If you’re thinking about designing a grid-tied PV system for your home, here’s a simplified overview of the steps required. System sizing relies on electricity consumption, site-specific solar insolation data, and array shading, tilt, and orientation specifics.
Step 1: Determine average daily AC electricity use. Grid-tied PV systems can provide some or all of your home’s electricity. Reviewing your past year’s electric bills will get you started. In our case, we wanted to offset 100 percent of our grid electricity with solar electricity.
2,520 AC KWH/year ÷ 365 days/year = 6.9 AC KWH/day
On average, we’d need our PV system to generate 6.9 AC KWH per day.
Step 2: Determine the initial array size (unadjusted for system efficiency) necessary to meet your average daily AC KWH solar-electric generation goal. You’ll need to know the average daily peak sun-hours at your location (visit http://rredc.nrel.gov/solar) and what percentage of the total solar resource is available, depending on shading at your site and array orientation. A solar resource evaluation tool, like the Solar Pathfinder, is needed to determine array shading. Our array faces true south, so no adjustment for orientation was necessary.
Average daily peak sun-hours at our location: 5.8 (Grand Junction, CO data)
6.9 AC KWH/day ÷ 5.8 average daily peak sun-hours = 1.19 KW (initial array size needed, unadjusted for system efficiency)
1.19 KW ÷ 0.90 (fraction of total solar resource available) = 1.32 KW (initial array size, adjusted for solar resource at site, unadjusted for system efficiency)
Step 3: Determine array size based on system efficiency factors. Precisely calculating overall system conversion efficiency depends on a number of variables, including module performance at elevated temperatures, the production tolerance specified for a given PV module, mismatch between individual modules wired in series, and inverter efficiency. Installation-specific details, such as array mounting as it relates to air circulation and cooling, transmission losses in system wiring, and PV output losses due to soiling/dust buildup, all come into play.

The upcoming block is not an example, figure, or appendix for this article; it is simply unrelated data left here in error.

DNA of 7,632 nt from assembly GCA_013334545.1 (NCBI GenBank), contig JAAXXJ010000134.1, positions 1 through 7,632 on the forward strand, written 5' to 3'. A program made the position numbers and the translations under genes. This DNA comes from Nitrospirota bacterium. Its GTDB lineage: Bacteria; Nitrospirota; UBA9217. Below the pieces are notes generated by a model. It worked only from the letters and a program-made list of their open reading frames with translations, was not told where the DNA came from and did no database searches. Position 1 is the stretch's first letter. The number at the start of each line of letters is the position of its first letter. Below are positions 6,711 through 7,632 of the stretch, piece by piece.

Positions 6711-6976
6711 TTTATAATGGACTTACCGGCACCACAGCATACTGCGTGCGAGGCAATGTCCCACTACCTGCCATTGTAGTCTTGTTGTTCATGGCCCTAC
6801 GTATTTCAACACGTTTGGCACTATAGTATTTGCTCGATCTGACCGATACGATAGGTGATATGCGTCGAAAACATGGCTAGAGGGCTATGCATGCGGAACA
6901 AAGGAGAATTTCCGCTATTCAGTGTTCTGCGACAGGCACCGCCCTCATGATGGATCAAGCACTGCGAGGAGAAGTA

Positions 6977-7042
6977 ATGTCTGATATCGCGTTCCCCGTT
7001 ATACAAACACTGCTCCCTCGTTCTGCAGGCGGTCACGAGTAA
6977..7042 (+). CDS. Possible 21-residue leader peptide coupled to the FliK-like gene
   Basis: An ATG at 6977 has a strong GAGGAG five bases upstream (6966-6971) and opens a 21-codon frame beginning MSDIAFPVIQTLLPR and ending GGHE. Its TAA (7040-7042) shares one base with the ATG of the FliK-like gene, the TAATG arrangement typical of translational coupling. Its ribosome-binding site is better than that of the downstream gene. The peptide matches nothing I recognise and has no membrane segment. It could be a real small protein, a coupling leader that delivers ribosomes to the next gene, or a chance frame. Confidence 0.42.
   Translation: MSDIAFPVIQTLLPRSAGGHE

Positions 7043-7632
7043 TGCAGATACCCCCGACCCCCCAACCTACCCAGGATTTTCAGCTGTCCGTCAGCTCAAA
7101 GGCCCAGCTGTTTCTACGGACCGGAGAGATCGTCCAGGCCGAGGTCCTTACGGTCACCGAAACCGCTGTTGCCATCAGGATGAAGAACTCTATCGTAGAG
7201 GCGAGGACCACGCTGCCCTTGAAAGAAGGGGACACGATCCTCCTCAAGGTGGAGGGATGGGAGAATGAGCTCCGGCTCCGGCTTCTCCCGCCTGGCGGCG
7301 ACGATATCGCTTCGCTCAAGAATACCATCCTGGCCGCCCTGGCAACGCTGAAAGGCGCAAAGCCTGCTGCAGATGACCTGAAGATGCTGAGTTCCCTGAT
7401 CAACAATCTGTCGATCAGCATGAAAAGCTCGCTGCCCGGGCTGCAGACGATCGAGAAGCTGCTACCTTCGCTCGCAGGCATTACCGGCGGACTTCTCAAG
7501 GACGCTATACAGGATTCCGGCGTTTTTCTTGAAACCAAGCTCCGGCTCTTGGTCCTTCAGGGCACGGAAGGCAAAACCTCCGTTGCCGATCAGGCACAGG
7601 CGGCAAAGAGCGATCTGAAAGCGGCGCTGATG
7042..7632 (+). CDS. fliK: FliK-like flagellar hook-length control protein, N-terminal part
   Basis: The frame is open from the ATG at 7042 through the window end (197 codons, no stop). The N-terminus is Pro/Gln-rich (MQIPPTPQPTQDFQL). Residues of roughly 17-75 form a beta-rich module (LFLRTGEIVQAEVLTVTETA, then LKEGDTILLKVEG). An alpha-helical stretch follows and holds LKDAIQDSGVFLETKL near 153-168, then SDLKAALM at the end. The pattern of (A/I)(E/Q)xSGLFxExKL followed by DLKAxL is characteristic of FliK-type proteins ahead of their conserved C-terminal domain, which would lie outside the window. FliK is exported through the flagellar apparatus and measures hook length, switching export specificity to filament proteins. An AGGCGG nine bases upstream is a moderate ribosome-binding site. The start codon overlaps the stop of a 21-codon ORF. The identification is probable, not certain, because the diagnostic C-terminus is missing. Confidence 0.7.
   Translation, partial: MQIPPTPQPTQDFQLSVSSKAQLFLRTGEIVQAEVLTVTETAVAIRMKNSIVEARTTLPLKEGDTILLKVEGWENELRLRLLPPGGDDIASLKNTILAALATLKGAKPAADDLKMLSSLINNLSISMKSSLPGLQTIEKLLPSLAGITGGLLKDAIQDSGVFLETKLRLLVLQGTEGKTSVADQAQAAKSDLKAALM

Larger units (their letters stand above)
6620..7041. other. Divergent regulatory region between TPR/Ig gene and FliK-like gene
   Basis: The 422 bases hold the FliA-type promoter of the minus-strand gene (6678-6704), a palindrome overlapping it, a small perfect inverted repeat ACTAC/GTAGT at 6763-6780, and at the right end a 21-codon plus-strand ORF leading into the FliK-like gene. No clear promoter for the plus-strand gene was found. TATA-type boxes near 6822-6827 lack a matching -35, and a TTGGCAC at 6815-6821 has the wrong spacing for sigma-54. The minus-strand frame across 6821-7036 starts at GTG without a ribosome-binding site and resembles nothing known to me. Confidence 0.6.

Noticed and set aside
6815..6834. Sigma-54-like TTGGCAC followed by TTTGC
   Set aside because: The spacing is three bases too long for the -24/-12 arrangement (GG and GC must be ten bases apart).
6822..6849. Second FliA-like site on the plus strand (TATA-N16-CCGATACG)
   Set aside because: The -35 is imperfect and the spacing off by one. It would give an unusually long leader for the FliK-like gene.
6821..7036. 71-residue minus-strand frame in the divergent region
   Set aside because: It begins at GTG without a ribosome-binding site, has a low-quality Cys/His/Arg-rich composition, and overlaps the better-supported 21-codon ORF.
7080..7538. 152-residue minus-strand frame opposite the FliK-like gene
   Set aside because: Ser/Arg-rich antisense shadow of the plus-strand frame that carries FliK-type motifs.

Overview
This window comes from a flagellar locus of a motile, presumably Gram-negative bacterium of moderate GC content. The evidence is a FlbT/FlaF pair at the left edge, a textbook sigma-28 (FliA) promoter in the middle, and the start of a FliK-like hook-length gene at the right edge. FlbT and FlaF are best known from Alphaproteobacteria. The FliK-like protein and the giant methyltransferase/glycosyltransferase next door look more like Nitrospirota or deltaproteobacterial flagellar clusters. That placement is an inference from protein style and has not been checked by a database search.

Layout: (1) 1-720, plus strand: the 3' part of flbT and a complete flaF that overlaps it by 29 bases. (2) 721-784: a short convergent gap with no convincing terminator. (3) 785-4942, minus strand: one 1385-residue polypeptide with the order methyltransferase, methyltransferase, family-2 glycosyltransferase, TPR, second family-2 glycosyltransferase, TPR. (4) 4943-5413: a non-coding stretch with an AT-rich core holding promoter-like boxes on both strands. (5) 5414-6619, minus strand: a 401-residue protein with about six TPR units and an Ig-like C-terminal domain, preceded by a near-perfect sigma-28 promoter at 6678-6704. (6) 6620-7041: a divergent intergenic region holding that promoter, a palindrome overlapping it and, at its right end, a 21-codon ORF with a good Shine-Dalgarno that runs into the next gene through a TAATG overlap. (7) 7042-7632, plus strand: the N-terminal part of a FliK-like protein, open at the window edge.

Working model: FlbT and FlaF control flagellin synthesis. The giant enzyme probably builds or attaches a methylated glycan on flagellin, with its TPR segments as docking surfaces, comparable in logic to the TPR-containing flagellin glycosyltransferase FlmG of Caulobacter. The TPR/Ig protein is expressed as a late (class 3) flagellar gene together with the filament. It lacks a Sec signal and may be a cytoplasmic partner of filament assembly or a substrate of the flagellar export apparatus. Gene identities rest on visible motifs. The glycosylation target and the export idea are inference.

Overall efficiencies for grid-tied PV systems typically fall between 75 and 85 percent of the rated array output at standard test conditions (STC; 25°C, 1,000 W/m2).
Our estimation, considering the variables above, is based on a predicted system conversion efficiency of 77.5 percent.
1.32 KW (unadjusted PV array rating) ÷ 0.775 = 1.7 KW (specified array size)
Step 4: Determine the number of modules required to meet energy generation criteria. We were planning on installing Mitsubishi 170 W modules. Dividing our specified array size by 170 watts gives us the total number of modules required.
1.7 KW x 1,000 W/KW = 1,700 W
1,700 W ÷ 170 W/module = 10 modules
Step 5: Determine array voltage based on compatibility with selected inverter model. Almost all modern grid-tied inverters are high voltage, with maximum DC voltages of 600 volts for some models. Pay attention to several variables when matching your PV array requirements to a specific inverter.
We decided to install a Fronius inverter, based on the product’s reputation for solid performance and reliability in the field. We chose a 2,000-watt IG 2000 model based on our calculated array size of 1,700 watts.
The next step was to check what module string voltages are compatible with the inverter. Most grid-tie inverter manufacturers, including Fronius, have convenient string sizing calculators available online. Factors that affect array string sizing include maximum power, peak and open-circuit module voltage specifications, and the inverter’s maximum voltage limit and operating voltage range. Because array voltage increases as temperature decreases (and vice versa), string sizing calculators require the input of the record low and high temperatures at your site (visit www.weather.com/common/home/climatology.html).
The record low temperature in our town of Paonia, Colorado, is 31°F below zero. The Fronius configuration tool confirmed that, at our location, ten 170 W Mitsubishi modules in series were a good match for the IG 2000 inverter, and that the maximum DC input voltage would not exceed the inverter’s 500 VDC limit, even during record cold temperatures.